sfdisk, or scriptable fdisk is useful for creating partitions on the fly, or in our case, quickly backing up partition tables.

First, take a look at this partition table. Note that I have 7 partitions here:

# fdisk -l

Disk /dev/sdc: 66 MB, 66240512 bytes

3 heads, 43 sectors/track, 1002 cylinders

Units = cylinders of 129 * 512 = 66048 bytes

Device Boot Start End Blocks Id System

/dev/sdc1 1 152 9782+ 83 Linux

/dev/sdc2 153 259 6901+ 83 Linux

/dev/sdc3 260 305 2967 82 Linux swap / Solaris

/dev/sdc4 306 1002 44956+ 5 Extended

/dev/sdc5 306 563 16640+ fd Linux raid autodetect

/dev/sdc6 564 776 13738 fd Linux raid autodetect

/dev/sdc7 777 1002 14576+ 83 Linux

/dev/sdc1 is mounted at /mnt and has a couple files loaded:

# mount

..snip..

/dev/sdc1 on /mnt type ext3 (rw)

# ls -l /mnt

total 8353

-rw-rw-r-- 1 root root 65182 Mar 16 10:42 iah-sna.pdf

drwx------ 2 root root 12288 Mar 16 10:35 lost+found

-rw------- 1 root root 8437760 Mar 16 10:42 zlm-administrator-guide.pdf

To back up the partition table run the following command:

# sfdisk -d /dev/sdc > /tmp/sdc-backup.txt

What does that produce:

`cat /tmp/sdc-backup.txt`

partition table of /dev/sdc

unit: sectors

/dev/sdc1 : start= 43, size= 19565, Id=83

/dev/sdc2 : start= 19608, size= 13803, Id=83

/dev/sdc3 : start= 33411, size= 5934, Id=82

/dev/sdc4 : start= 39345, size= 89913, Id= 5

/dev/sdc5 : start= 39346, size= 33281, Id=fd

/dev/sdc6 : start= 72628, size= 27476, Id=fd

/dev/sdc7 : start= 100105, size= 29153, Id=83

Looks pretty much like what fdisk -l show, but in a slightly different format. sfdisk will use this file later on to recover.

Let’s destroy the partition table. The dd command overwrites the first 512 bytes of the disk with zeros.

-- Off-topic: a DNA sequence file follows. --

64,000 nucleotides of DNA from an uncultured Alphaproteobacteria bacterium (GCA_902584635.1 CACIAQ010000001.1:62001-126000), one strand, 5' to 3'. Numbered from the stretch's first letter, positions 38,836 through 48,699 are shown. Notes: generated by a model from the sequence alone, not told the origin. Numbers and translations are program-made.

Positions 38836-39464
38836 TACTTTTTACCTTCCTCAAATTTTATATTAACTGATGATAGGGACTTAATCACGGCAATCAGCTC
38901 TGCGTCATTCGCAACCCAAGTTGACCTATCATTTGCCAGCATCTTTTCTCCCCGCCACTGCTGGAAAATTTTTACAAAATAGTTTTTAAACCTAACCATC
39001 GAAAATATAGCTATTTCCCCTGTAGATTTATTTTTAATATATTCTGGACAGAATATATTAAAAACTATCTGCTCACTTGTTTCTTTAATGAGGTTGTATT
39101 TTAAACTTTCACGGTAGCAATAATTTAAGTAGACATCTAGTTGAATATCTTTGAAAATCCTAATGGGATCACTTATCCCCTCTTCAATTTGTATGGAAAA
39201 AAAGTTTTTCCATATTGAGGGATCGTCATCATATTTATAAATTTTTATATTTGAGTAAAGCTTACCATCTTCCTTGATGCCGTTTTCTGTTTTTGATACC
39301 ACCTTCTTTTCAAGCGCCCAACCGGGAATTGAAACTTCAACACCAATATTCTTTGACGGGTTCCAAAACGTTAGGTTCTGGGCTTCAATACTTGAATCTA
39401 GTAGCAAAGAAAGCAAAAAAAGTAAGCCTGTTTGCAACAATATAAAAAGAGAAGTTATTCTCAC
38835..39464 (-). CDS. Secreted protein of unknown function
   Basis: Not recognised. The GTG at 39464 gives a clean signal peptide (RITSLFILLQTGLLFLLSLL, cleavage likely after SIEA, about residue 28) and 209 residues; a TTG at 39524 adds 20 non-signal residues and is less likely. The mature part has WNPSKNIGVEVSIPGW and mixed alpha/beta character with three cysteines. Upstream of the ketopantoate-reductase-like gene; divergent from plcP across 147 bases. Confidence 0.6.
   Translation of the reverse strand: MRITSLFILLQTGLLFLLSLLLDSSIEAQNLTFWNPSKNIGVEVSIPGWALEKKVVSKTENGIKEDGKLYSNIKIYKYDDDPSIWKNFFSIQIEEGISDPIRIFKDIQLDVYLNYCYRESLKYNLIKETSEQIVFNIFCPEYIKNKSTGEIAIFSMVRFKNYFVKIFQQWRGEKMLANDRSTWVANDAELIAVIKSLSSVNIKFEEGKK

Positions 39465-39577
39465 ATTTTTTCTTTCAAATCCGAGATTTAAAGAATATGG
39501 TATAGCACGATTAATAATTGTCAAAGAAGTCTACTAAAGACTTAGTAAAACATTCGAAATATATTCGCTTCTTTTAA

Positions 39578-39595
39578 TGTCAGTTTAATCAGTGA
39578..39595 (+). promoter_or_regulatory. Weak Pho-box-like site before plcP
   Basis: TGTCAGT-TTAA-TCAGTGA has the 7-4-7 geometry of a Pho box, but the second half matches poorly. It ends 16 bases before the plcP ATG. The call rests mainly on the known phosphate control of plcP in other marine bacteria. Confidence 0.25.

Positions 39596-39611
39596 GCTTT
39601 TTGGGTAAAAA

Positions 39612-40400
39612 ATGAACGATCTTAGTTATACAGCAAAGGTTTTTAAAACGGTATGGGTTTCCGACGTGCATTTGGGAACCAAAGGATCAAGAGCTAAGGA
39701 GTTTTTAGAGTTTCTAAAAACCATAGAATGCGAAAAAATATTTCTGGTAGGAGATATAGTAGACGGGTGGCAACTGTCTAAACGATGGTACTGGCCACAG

# dd if=/dev/zero of=/dev/sdc bs=512 count=1

# fdisk -l /dev/sdc

Disk /dev/sdc: 66 MB, 66240512 bytes

3 heads, 43 sectors/track, 1002 cylinders

Units = cylinders of 129 * 512 = 66048 bytes

Disk /dev/sdc doesn't contain a valid partition table

Oops, gone is the partition table. That’s not good. Luckily a backup has been made, and should be able to restore it quite easily:

# sfdisk /dev/sdc < /tmp/sdc-backup.txt

Checking that no-one is using this disk right now ...

OK

Disk /dev/sdc: 1002 cylinders, 3 heads, 43 sectors/track

sfdisk: ERROR: sector 0 does not have an msdos signature

/dev/sdc: unrecognized partition table type

Old situation:

No partitions found

New situation:

Units = sectors of 512 bytes, counting from 0

Device Boot Start End #sectors Id System

/dev/sdc1 43 19607 19565 83 Linux

/dev/sdc2 19608 33410 13803 83 Linux

/dev/sdc3 33411 39344 5934 82 Linux swap / Solaris

/dev/sdc4 39345 129257 89913 5 Extended

/dev/sdc5 39346 72626 33281 fd Linux raid autodetect

/dev/sdc6 72628 100103 27476 fd Linux raid autodetect

/dev/sdc7 100105 129257 29153 83 Linux

Warning: no primary partition is marked bootable (active)

This does not matter for LILO, but the DOS MBR will not boot this disk.

Successfully wrote the new partition table

Re-reading the partition table ...

If you created or changed a DOS partition, /dev/foo7, say, then use dd(1)

to zero the first 512 bytes: dd if=/dev/zero of=/dev/foo7 bs=512 count=1

(See fdisk(8).)

Remount /dev/sdc1 to see if the partition data is still there:

# mount -t ext3 /dev/sdc1 /mnt

# ls -l /mnt

total 8353

-rw-rw-r-- 1 root root 65182 Mar 16 10:42 iah-sna.pdf

drwx------ 2 root root 12288 Mar 16 10:35 lost+found

-rw------- 1 root root 8437760 Mar 16 10:42 zlm-administrator-guide.pdf

There it is! Wow, data was never lost, just hidden for a while.

This can be helpful in other ways too. Using sfdisk to build scripted partitions is never easier now. Just build a file from one pre-partitioned disk, modify and use it everywhere else.

Cheers,

Herlo